There are signs of it everywhere, if you look closely. A streaming-video service that many older Internet users have probably never heard of sells for $1 billion. Facebook buys WhatsApp for a mind-boggling $19 billion. And a YouTube video creator with a ridiculous name makes an estimated $7.5 million per year and has close to 40 million subscribers.
In a nutshell, the media world as we know it (or used to know it) is in a state of flux unlike anything we’ve seen before—and that includes the invention of television itself. Many mainstream media companies, meanwhile, are still trying to come to grips with the concept of “cord cutting,” which is a little like worrying about a flat tire on your bicycle when you are stuck in the middle of a 12-lane highway.
The media economy used to be all about monetizing a handful of content channels, which were controlled by a handful of major media platforms like TV networks and newspapers. Now, the economy has shifted from being supply-based to being demand-based, and attention is the main currency. Internet users spend that currency in many different ways, and digital-only platforms like Facebook and YouTube (and Twitch and SnapChat) are the ones best equipped to monetize it.
David Pakman, former CEO of eMusic and now a partner with venture capital firm Venrock, did a good job of sketching out the shifting media landscape in a recent piece he published on Medium, in which he took a look at where Internet and mobile users, and particularly millennials, are spending their attention.
The macro shifts that Pakman is talking about have been described before, by people like Kleiner Perkins analyst Mary Meeker in her annual Internet Trends presentation, and in reports like the ones the Pew Center releases from time to time about the state of the media industry. Millennial users are spending a growing amount of their time on mobile devices, and vanishingly small amounts of their attention on traditional media sources like TV and newspapers.
So where is all of that millennial attention going? A huge proportion of it is being devoted to apps, Pakman says, with gaming and a variety of social networks taking up the majority of that time. Facebook dominates this new media landscape, not just because it has a billion users who spend an average of 40 minutes a day on the platform, but because it also owns Instagram and WhatsApp. The top four most popular iOS apps belong to Facebook.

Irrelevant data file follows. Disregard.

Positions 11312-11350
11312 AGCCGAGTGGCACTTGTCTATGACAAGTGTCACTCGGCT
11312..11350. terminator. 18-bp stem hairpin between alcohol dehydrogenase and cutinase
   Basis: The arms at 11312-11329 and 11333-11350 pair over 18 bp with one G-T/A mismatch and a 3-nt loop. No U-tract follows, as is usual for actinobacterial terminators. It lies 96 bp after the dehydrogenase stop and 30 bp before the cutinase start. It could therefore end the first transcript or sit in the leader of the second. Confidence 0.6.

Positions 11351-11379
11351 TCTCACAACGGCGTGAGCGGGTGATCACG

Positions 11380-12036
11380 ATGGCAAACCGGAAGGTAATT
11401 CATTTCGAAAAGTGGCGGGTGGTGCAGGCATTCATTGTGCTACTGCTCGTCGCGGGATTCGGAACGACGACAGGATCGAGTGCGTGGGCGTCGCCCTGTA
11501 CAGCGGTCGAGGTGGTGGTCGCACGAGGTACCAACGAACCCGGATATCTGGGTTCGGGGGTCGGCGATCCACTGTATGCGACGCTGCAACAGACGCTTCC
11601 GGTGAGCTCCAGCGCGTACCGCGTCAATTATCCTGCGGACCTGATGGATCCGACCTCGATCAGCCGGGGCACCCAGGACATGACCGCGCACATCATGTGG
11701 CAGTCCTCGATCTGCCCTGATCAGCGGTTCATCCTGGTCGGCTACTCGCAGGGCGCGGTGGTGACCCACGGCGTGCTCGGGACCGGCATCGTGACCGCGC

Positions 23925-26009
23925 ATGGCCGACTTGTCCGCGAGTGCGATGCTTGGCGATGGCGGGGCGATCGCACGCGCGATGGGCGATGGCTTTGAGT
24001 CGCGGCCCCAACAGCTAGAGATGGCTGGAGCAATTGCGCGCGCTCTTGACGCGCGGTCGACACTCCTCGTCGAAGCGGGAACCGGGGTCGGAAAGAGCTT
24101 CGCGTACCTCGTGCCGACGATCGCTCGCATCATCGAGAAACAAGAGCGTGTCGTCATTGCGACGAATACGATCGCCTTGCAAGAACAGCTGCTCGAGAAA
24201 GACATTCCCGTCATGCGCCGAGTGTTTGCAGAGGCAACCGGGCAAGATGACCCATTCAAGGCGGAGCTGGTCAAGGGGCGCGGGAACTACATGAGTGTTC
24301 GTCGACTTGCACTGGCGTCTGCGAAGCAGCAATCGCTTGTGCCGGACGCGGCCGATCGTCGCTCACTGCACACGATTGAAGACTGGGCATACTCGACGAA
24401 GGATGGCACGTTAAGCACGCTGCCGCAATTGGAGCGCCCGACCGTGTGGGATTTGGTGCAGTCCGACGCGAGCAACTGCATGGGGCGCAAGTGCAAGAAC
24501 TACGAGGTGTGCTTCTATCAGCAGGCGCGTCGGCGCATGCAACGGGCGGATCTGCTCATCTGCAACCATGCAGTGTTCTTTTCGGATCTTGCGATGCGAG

Facebook’s dominance, and the control this gives the platform over traditional media companies is a big part of the attention shift of the past decade. But there is much more going on than just that. Tens of millions of people spend hours watching streaming e-sports through the Twitch service (which Amazon bought for $1 billion last year) or through YouTube, and millions more watch videos by YouTube creators like PewDiePie, a Swedish man who got 4 billion views last year.
Even that just scratches the surface of what has been happening with digital content, thanks to platforms like YouTube, Twitch, SnapChat and Instagram. There are streaming video creators who routinely draw more viewers than the NBA finals or the World Series, Pakman says, but these new forms of entertainment tend to get surprisingly little attention from the mainstream media.
As Pakman points out, it’s also somewhat surprising that “none of the traditional media companies have invested in, built or acquired any of the hundreds of global properties which have hoovered our attention away from their legacy properties.” Why didn’t a TV network or mainstream media entity acquire Twitch, which pulls in a million simultaneous viewers on an average day? Why wouldn’t someone have bought or invested in Vine or Periscope or SnapChat? For that matter, why didn’t a media company buy Minecraft?
The underlying principle is simple: Where the attention goes, the money will inevitably follow. And right now, the attention of a large chunk of the population is being diverted away from traditional content and information channels, and platforms like Facebook and Google are busy vacuuming it up. Many existing media and content companies face a future in which they are just suppliers to these platforms — or even worse, find themselves cut out of the attention economy altogether.